by the teak (Tactonagrandis) except on the hills under limestones
and quartz, or on hard lateritic and shallow soils, the conditions
for the predominace of salai and anjan, respectively. In most parts
of the forests in Dhar district there are three storeys of the tree
canopy. The scrubs herbs an grasses abound where the Top canopy and
the middle canopy are open due to adverse growing. Dry teak forests
are classed with the proportion of teak being 20 per cent or above
in the crop. Teak thrives well on the well-drained shallw soils on
the sides of Trap hills. They are stunted on the conglomerate and
crystalline rocks but disappear from the Nimar sandstones.
Dry Teak Forests
The edaphic sub-type 1 dry teak is found on the middle and lower slopes
of the Vindhya scarp on the mixed black and sandy granite soil. It
occurs extensively on the eastern and northen slopes of Bagh, Sardarpur,
Dhamnod and Manawar ranges. They occupy about 331 sq. km in the alluivial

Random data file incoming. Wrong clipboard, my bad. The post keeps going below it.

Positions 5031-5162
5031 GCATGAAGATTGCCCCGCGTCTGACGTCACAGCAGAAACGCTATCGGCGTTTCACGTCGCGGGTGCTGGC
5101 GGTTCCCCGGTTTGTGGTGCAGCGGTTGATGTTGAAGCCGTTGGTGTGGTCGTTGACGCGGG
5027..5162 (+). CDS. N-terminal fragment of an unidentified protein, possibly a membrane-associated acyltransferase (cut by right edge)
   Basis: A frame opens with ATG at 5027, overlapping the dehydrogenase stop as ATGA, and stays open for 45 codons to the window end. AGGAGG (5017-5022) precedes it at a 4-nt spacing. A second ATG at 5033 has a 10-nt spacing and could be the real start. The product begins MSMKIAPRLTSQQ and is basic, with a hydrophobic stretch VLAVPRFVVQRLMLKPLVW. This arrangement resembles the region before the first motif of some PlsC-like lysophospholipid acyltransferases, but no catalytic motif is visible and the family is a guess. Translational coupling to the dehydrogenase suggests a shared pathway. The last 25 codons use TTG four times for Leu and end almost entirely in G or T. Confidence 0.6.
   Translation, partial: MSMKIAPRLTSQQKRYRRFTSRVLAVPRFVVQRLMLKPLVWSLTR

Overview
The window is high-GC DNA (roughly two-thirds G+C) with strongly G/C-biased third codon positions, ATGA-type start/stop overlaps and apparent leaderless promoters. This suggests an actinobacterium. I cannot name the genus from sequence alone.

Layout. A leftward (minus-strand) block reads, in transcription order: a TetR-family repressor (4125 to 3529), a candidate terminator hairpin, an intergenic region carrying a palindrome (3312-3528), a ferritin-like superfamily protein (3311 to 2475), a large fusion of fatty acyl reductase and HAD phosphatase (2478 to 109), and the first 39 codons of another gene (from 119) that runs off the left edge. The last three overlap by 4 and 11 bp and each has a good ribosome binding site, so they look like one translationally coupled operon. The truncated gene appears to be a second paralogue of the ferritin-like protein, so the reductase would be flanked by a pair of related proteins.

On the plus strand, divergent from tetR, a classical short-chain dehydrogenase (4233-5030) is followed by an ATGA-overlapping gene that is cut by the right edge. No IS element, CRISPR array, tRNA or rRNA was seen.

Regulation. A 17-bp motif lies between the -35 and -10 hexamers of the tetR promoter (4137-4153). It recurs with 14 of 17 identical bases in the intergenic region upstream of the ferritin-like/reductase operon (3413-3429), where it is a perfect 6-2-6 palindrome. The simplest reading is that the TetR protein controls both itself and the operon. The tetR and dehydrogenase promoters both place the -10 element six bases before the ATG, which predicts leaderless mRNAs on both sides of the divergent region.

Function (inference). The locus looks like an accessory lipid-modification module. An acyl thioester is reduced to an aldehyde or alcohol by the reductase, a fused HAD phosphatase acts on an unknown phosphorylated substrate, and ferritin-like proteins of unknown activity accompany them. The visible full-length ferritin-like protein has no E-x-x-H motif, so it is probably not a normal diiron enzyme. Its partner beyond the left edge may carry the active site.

parts of valleys of the Khuj, the Man, the Karam, the Bagh and the
Keshawi. This is the climax vegetation of the area stabilised by the
reduction of other varities due to grazing and fires. Over the rich
and deeper alluvial mantle and sandy loam with minimum biotic interferene
a more moist type is found in the sheltered valleys of Kalghati, Kheri,
Kuan, Khirkiyan, Anjnai and Parbatpura. In such areas the top canopy
is usually filled up by teak well with an increased number of associate
Very Dry Teak Forests
Under very dry conditions, scanty cover of infertile and crystalline
rock soils very poor quality of teak forests is found on the upper